Thursday, 29 May 2014

Blu-ray Review: Re-Animator (Second Sight)

Stuart Gordon and Brian Yuzna first met one year before collaborating on Re-Animator. Gordon, like most of his eventual cast, began his career in theatre and wanted to move into film. He was advised one of the easiest genre's to attract financial backing was Horror. Yuzna wished to move into this area and so 'Re-Animator' was born, after a friend of Gordon's suggested HP Lovecraft's 'Herbert West Re-Animator' as an ideal source. The film takes place at Miskatonic Medical School in Arkham, Massachusetts, where Herbert West (Jeffrey Combs) begins his tour of duty as a new student who accuses Dr Carl Hill (David Gale) of plagiarising the work of an old professor and exposoing his students to arrant nonsense. The arrogant West is experimenting with the aim of bringing dead bodies back to life via a luminous green serum, and soon hooks up with Daniel Cain (Bruce Abbott) who is more dedicated than the average student to preserving life.
Cain is currently dating the daughter of medical hotshot Dean Halsey (Barbara Crampton, Robert Sampson) and his relationship with Megan is immediately jeopardised by West's bad influence. When West moves into a vacant room in Cain's residence, the tension is ramped up to the max, and his unholy medical practices continue by killing Megan's cat and injecting it with his life restoring serum. Soon, West turns his attention to the bodies in the morgue, and really succeeds in his re-animation technique when he finds freshly deceased bodies yield the optimal results.

Driven by Richard Band's Herrmann-esque score,this fast-paced film really moves into overdrive as the everyday deceased are joined by medical colleagues and associates whose initial taste of the afterlife are measured in scant minutes, resulting in a crowd-pleasing orgy of re-animated beings, complete with buckets of blood and a side serving of wicked humour which breaks the tension until the next gross-out comes along to assault the senses. ''Re-Animator' is more than just a cult classic to be exhumed once a year at drunken all-night movie binges. It's a genuine Horror heavyweight, with drive, wit and some imaginative special effects. The cast score highly, too, with Crampton coming over a an intelligent heroine; Combs as the brilliant medical deviate and Gale and Abbott in combat as love and hate figures, while Sampson thrashes around and ultimately proves that the father-daughter bond can never be truly severed.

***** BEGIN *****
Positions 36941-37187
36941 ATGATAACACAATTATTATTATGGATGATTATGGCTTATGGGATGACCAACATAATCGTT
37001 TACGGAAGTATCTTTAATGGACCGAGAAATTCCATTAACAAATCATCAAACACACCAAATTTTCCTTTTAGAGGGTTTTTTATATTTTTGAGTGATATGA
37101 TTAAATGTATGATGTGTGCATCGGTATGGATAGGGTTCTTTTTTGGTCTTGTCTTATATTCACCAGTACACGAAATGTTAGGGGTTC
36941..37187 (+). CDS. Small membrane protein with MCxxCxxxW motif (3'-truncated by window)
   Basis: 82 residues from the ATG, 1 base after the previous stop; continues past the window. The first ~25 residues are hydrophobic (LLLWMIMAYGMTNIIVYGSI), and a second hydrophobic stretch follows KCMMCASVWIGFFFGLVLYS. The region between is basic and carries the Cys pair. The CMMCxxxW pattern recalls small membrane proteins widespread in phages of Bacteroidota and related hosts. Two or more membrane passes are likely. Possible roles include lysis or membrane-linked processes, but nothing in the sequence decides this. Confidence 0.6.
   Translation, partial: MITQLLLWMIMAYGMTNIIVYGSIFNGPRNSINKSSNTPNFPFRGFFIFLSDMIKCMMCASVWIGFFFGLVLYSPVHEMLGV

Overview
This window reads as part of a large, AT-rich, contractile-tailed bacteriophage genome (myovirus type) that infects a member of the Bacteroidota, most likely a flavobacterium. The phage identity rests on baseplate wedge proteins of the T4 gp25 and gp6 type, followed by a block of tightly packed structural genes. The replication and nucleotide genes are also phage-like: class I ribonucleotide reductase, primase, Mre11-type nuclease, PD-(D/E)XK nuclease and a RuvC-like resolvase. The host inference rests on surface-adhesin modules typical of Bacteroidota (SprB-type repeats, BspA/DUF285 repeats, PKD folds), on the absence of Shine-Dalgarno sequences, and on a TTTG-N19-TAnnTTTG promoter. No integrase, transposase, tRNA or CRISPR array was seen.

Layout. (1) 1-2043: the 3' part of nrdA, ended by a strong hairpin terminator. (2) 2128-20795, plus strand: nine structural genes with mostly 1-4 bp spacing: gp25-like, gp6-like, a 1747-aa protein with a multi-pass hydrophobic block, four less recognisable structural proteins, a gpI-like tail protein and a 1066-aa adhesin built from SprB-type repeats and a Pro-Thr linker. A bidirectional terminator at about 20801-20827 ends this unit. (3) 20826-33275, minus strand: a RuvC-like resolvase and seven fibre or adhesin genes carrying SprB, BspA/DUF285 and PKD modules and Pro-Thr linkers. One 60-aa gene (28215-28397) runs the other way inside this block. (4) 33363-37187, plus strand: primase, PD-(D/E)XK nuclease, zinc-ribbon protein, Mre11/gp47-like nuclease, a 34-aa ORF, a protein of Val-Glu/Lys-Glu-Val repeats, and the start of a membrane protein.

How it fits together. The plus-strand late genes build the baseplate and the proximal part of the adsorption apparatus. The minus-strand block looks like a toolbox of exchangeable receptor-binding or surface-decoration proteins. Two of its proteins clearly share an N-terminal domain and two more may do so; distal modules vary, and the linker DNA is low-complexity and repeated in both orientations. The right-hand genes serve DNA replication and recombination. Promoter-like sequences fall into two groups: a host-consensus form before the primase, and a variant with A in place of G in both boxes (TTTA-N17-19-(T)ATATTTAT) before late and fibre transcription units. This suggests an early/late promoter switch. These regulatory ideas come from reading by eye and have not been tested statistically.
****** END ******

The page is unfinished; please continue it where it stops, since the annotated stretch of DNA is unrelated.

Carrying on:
This really is a special film about the bridge between life and death, professional jealousy and sabotage and the way relationships can break down and renew, all mixed in with a brand of classic horror that lived up to the director's declaration of intent to exceed recent Horror classics.

Admirers of this film will be delighted with Second Sight's 2 disc special edition Blu-ray which presents this film in a 4k restoration for the 86m 6s unrated version and the Integral version which runs for 104m 56s.
The Integral version is a combination of the unrated and R versions with television footage and is well worth a view. Additional footage includes a disagreement between Dan and Megan, Hill dreaming of winning the Nobel Prize and Dan talking about turning himself in. Image quality is slightly better on the unrated version which looks crisp with good definition and will delight fans of this film.